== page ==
E-commerce for retail: Benefits of a CRM | BDC.ca

E-commerce for retail: The benefits of using a CRM system


Electronic Customer Relationship Management (eCRM) is becoming increasingly important to remain competitive. For retailers, there are many benefits:

  • Improve customer service and satisfaction through eCRM.
  • Personalize service, optimize marketing, and improve customer relations by co‑ordinating customer information for electronic, telephone, and store-based formats.
  • Reduce customer service costs through "self-service" features such as search functions and order delivery status.
  • Grow profitability by analyzing customer information to optimize marketing efforts.

Improve customer service and satisfaction through eCRM

eCRM generally includes an electronic sales platform—for some customers, sales is their only contact with the company—as well as gathers and co‑ordinates customer information.

Information can be used for several purposes:

  • Customer service: Whichever medium the customer uses, sales and service personnel can quickly identify the individual's essential background information such as location, recent purchases, account history, and payment status.
  • Self-service: Customers can access Web-based or telephone-based electronic systems  to track their own orders, identify the nearest store outlet, or find the answer to a question.
  • Customer analysis: Retailers use customer information and buying data to guide purchasing and marketing as well as to improve service efforts.

Personalize service, optimize marketing and improve customer relations

Electronic CRM solutions tie together multiple channels of communication, including live chat, telephone, e-mail, and Web-based frequently asked questions (FAQs).

The idea is that customers can choose the way they want to do business with you. In turn, you will always know who they are and whether they have just placed an order or made a complaint through another channel, even if it was just five minutes ago.

Remember, poor implementation can actually hurt you. Care must be taken in putting these systems in place:

  • Get some help. Hire good consultants in the field as it can be daunting to confront the number of vendors, claims, and variety of solutions in the marketplace. Your consultant should begin with an analysis of what you can spend and how you can expect to benefit at each stage of your implementation.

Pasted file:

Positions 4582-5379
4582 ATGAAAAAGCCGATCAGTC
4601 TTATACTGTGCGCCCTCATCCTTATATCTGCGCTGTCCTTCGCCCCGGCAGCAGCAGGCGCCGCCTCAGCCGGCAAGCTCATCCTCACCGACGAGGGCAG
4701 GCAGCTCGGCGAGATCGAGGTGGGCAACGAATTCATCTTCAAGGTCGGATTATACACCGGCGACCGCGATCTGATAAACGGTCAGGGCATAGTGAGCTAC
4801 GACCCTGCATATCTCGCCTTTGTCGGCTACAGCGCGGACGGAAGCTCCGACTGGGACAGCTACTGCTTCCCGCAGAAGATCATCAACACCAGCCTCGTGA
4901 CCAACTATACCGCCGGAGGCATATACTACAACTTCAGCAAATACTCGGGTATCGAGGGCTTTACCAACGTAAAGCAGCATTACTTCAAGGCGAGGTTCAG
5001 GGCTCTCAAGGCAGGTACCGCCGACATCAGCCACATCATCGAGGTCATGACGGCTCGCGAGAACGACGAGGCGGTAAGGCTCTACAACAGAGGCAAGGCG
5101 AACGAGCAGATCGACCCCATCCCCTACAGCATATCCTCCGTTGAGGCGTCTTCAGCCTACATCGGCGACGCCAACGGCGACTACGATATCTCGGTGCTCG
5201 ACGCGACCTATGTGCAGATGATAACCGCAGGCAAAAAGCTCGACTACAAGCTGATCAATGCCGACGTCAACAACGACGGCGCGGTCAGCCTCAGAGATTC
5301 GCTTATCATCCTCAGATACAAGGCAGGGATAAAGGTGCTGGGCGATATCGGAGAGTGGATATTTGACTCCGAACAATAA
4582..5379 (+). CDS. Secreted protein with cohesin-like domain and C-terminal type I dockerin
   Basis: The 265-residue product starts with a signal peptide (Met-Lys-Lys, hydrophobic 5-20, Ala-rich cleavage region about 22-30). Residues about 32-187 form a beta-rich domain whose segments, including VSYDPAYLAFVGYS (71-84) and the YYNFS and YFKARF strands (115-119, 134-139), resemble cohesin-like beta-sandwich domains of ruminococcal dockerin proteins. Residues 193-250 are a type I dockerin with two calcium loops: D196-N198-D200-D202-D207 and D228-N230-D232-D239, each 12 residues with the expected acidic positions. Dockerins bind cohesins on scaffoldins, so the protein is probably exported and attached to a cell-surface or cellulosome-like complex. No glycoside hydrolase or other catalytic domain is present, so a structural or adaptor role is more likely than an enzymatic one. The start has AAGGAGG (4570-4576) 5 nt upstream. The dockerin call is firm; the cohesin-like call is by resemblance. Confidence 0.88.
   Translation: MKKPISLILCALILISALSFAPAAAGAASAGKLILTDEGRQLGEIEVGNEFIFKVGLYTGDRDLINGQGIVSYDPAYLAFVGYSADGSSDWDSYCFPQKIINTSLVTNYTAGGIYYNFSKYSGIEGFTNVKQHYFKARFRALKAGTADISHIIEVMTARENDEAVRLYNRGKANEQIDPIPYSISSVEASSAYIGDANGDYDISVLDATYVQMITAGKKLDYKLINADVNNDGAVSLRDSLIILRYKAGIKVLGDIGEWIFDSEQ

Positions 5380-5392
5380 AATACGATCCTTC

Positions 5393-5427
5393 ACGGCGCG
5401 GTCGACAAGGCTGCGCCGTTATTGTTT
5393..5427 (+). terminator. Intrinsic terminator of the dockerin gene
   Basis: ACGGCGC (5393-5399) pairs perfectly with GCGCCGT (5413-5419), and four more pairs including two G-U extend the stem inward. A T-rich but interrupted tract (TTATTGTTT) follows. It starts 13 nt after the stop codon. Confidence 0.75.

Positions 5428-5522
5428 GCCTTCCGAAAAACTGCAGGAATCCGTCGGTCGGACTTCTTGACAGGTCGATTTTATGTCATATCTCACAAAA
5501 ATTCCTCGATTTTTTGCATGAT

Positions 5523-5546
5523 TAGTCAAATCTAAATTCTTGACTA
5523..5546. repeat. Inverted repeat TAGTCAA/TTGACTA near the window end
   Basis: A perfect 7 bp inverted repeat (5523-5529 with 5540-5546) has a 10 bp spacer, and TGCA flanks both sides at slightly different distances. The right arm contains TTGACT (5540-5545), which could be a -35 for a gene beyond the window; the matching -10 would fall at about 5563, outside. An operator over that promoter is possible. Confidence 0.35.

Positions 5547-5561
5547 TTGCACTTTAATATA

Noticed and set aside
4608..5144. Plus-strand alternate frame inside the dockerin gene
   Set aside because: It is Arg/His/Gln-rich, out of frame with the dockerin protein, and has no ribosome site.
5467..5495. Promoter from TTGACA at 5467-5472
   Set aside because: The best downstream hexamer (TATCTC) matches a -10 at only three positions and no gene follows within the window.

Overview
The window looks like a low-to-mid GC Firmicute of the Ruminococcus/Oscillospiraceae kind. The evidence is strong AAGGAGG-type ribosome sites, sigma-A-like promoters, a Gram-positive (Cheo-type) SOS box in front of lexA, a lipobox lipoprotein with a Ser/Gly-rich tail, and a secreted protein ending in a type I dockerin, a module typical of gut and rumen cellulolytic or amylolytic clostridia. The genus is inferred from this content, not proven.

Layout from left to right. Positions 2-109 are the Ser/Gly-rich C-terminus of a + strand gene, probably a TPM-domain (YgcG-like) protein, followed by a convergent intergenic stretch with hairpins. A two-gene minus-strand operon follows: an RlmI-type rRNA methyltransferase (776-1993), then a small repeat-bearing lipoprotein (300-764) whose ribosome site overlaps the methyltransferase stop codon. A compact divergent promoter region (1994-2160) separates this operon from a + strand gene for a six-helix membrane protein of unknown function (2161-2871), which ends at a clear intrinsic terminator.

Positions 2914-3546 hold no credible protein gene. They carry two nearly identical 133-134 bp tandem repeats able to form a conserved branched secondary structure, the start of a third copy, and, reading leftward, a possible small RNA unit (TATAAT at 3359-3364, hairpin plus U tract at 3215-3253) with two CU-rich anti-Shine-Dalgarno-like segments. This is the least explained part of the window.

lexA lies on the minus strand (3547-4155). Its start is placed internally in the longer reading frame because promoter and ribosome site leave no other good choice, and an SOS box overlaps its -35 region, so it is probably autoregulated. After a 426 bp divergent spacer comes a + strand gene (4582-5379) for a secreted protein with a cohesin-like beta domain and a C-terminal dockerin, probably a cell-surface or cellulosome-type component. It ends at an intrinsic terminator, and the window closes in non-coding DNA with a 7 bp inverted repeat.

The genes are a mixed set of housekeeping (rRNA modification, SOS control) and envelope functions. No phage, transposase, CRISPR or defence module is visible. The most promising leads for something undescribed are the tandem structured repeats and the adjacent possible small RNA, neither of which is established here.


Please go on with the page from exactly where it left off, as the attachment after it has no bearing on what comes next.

• Gather only what you need. Customer information is plentiful but you can upset and lose people with too many questions. Zero in on what you need. For instance, postal codes can be very helpful with marketing, but how would the customer's age be of use? Keep in mind that your best return is on existing high-value customers. Identify them and treat them well.
  • Be selective about outsourcing. While it is a cost-saving option that's quick to implement limit it to high-volume customer interactions that are not core to your business.
  • Use only what you need, as you need it. Don't fall in love with technology for technology's sake. Analyze your customers and find out how they like to deal with you. Most companies start with telephone and e-mail, but find text chat less useful. Find out what's right for you.
  • Set standards for your system. Repeatedly measure performance against the standards. You may wish to have every call answered within three rings, every email acknowledged within four hours, and every Web page loading within 10 seconds. Check that you are saving more than you are spending on eCRM.

Reduce customer service costs

Customers who conduct their own product or information searches, or check their order status, get exactly what they want because they get it themselves.

  • Search engines: Site-specific search engines allow customers to search the online catalog by entering keywords or phrases.
  • Order status: Checking order delivery status is another way customers can help themselves. This service is simply a "front end" to your internal systems.

Other do-it-yourself options

  • A FAQ (Frequently Asked Questions) list—or a "Description" button for each listed product;
  • Customized display of product selection—when customers identify themselves or their industry, your site presents specially selected categories of products, information, and/or prices;
  • Location of other outlets—usually works by the customer entering his or her postal code;
  • Currency conversion, libraries, installation guides—anything that might better inform your customer about a purchase;
  • News or reviews from your industry;
  • Multi-language content.

Grow profitability: Analyze customer information to optimize marketing efforts

The philosophy behind eCRM is that some customers make you more money than others. It's not just a matter of how much they spend or are likely to spend. Profitability of a customer also depends on the amount of hand-holding and negotiating they require. The idea with both eCRM and CRM is to attract and retain highly profitable customers. By gathering and analyzing customer information, an e-strategy can help cut the cost of sales and cross-selling, thereby increasing revenues from lower-profit customers.